Thursday, 3 October 2019
- UK feed wheat futures (Nov-19) continued their decline yesterday, falling £1.45/t to close at £137.30/t.
- Yesterday’s value decline of UK wheat futures follows moves lower for global grain futures.
- This movement in UK wheat futures see prices drop back below the 50-day moving average for the contract, having broken above earlier this week.
- Sterling has continued to weaken against the euro this week, further undermining the value of UK wheat.
Will milling premiums move higher?
On Tuesday we published the second provisional results of the Cereal Quality Survey. The results are now beginning to reflect some of the challenges facing the industry with this year’s wheat crop. As we’ve moved through the 2019 harvest, rainfall has been a significant challenge, particularly for wheat in the North and Scotland.
However, despite the challenges, which are now largely known by the industry, we have not seen milling wheat premiums rise to the extent that we might have thought they ought to. Why is that?
A note on quality
I’m not going to go over every detail of the Cereal Quality Survey, the results of which are available here. However, one challenge worth highlighting is the changing pattern of Hagberg Falling Numbers (HFN) as we’ve progressed through harvest.
Looking at a frequency distribution of HFN shows that, from the first release to the second release, we have seen an increased proportion of samples with a HFN of less than 250s, the minimum standard for high quality bread wheat.
This has affected the proportion of wheat meeting a high quality specification, dropping 10 percentage points from 55% to 45%. But, the pass rate remains 2 percentage points above last season.
There are some important differences between this season’s quality challenge and last years. It is worth noting that last season was primarily a low protein led challenge, whereas this year is a HFN led issue. While you can mitigate low protein through blending, lower HFN is more difficult to manage.
How have premiums reacted?
Given the reducing quality, particularly in more northern parts of the country, we would expect to have seen the milling wheat premium extend. However, the premiums of North-West and Northamptonshire delivered bread wheat over UK feed wheat futures are only sitting marginally above last year’s levels.
The lack of rise in domestic bread wheat premiums likely reflects the overwhelming size of the UK wheat crop.
How big is the premium milling crop?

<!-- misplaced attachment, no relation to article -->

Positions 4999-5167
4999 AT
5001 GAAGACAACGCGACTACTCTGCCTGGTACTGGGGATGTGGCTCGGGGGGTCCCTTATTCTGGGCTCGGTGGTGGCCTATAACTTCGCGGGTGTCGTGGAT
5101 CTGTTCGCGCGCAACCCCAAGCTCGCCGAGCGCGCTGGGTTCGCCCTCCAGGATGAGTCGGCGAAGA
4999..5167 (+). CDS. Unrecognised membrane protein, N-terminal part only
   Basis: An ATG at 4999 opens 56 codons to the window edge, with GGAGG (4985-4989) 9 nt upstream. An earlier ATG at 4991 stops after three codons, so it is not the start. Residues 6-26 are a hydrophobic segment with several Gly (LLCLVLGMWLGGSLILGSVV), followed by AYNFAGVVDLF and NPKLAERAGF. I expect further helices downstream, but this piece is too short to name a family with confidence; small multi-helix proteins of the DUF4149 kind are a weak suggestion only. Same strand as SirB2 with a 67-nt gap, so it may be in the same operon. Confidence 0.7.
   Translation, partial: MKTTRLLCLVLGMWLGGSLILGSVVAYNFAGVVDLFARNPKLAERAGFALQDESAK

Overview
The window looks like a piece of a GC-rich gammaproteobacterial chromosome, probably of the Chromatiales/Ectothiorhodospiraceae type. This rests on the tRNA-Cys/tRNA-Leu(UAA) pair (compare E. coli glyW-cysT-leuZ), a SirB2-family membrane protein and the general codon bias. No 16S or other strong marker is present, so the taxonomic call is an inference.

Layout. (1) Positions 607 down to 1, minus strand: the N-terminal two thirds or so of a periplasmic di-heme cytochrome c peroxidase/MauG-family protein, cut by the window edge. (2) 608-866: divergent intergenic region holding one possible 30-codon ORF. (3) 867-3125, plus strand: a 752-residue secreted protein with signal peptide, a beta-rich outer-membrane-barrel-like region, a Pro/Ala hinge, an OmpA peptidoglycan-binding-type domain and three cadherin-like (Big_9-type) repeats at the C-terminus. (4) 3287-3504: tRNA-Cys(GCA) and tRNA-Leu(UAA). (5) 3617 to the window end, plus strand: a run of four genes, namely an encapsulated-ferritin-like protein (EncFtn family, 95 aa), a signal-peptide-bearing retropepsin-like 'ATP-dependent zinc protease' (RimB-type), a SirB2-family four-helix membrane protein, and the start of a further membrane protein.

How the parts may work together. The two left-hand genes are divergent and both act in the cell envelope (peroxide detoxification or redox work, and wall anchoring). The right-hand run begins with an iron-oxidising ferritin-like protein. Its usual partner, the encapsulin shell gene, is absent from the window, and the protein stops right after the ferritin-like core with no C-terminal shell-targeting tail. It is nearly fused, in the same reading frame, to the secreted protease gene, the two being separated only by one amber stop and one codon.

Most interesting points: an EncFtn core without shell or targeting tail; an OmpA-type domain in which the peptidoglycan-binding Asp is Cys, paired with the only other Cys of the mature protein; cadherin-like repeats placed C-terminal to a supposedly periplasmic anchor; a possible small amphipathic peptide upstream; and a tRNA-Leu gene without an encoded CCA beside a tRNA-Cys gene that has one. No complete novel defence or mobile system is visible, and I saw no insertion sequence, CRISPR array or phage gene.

The area planted to nabim Group 1 increased for harvest 2019. Added to that, average UK wheat yields are up 14.8% year-on-year according to ADAS. Theoretically the UK nabim Group 1 wheat crop stands at 4.19Mt, a rise of 807Kt on last season.
With a 45% pass rate, the volume of wheat meeting a premium milling specification for GB as a whole is provisionally 1.89Mt, up from 1.46Mt last year (43% pass rate).
What about the North?
From the ADAS harvest reports, we know that wheat in the north of England and in Scotland has been significantly affected by rainfall and anecdotally HFNs fallen accordingly.
Although there is insufficient data to give explicit results for Northern England and Scotland at this time, anecdotal reports suggest that HFN is significantly lower than the UK average in those regions. In the North HFN has reportedly averaged 250-260s while in Scotland HFN has averaged 220-230s.
We have seen some increase in the premium of North West delivered milling wheat over Northants milling wheat however.
However, whether Northern premiums needs to move higher to attract grain remains to be seen. With ample availability of wheat in the South and East, we will likely see those origins hold at a significant discount to the North in order to attract movement rather than seeing North-West delivered milling premiums move higher.
Furthermore, the ability of prices in the North to rise will be limited by the value of imported wheat. With Europe largely unaffected by the rainfall which hampered UK harvests, the availability of good quality milling wheat is strong. This will limit the upward potential for domestic milling wheat.
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